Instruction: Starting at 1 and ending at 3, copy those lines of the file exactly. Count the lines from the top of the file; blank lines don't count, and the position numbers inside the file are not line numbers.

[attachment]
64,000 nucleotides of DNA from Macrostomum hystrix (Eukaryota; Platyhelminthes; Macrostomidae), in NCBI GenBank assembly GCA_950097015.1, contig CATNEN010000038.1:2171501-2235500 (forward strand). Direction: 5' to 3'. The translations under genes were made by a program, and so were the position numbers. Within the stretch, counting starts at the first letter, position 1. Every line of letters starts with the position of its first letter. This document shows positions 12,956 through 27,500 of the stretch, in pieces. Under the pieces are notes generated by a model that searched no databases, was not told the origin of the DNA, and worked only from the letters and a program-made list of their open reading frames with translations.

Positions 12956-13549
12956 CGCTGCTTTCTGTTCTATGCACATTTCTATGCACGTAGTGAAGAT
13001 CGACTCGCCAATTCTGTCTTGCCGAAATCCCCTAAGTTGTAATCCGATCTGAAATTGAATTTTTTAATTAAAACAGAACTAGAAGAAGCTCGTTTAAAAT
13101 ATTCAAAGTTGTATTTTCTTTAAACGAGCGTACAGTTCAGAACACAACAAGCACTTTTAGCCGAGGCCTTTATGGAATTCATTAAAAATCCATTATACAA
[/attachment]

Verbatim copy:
64,000 nucleotides of DNA from Macrostomum hystrix (Eukaryota; Platyhelminthes; Macrostomidae), in NCBI GenBank assembly GCA_950097015.1, contig CATNEN010000038.1:2171501-2235500 (forward strand). Direction: 5' to 3'. The translations under genes were made by a program, and so were the position numbers. Within the stretch, counting starts at the first letter, position 1. Every line of letters starts with the position of its first letter. This document shows positions 12,956 through 27,500 of the stretch, in pieces. Under the pieces are notes generated by a model that searched no databases, was not told the origin of the DNA, and worked only from the letters and a program-made list of their open reading frames with translations.

Positions 12956-13549
12956 CGCTGCTTTCTGTTCTATGCACATTTCTATGCACGTAGTGAAGAT